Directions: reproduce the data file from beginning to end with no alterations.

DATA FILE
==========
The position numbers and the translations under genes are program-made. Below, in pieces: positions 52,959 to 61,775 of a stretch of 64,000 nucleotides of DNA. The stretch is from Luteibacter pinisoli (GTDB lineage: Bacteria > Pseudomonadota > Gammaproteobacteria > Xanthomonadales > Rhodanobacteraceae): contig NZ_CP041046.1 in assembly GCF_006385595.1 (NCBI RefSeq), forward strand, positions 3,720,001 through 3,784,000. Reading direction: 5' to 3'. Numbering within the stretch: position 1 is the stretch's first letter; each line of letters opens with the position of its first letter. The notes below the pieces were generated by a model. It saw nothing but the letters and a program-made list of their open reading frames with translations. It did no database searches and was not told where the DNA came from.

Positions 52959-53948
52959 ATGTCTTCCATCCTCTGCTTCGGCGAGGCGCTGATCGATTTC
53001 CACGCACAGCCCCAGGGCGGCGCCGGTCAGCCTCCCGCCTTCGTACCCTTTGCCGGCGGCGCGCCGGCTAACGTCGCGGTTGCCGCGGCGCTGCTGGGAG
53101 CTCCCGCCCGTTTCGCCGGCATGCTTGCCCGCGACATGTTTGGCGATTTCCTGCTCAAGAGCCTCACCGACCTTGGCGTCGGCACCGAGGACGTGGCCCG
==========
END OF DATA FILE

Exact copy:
The position numbers and the translations under genes are program-made. Below, in pieces: positions 52,959 to 61,775 of a stretch of 64,000 nucleotides of DNA. The stretch is from Luteibacter pinisoli (GTDB lineage: Bacteria > Pseudomonadota > Gammaproteobacteria > Xanthomonadales > Rhodanobacteraceae): contig NZ_CP041046.1 in assembly GCF_006385595.1 (NCBI RefSeq), forward strand, positions 3,720,001 through 3,784,000. Reading direction: 5' to 3'. Numbering within the stretch: position 1 is the stretch's first letter; each line of letters opens with the position of its first letter. The notes below the pieces were generated by a model. It saw nothing but the letters and a program-made list of their open reading frames with translations. It did no database searches and was not told where the DNA came from.

Positions 52959-53948
52959 ATGTCTTCCATCCTCTGCTTCGGCGAGGCGCTGATCGATTTC
53001 CACGCACAGCCCCAGGGCGGCGCCGGTCAGCCTCCCGCCTTCGTACCCTTTGCCGGCGGCGCGCCGGCTAACGTCGCGGTTGCCGCGGCGCTGCTGGGAG
53101 CTCCCGCCCGTTTCGCCGGCATGCTTGCCCGCGACATGTTTGGCGATTTCCTGCTCAAGAGCCTCACCGACCTTGGCGTCGGCACCGAGGACGTGGCCCG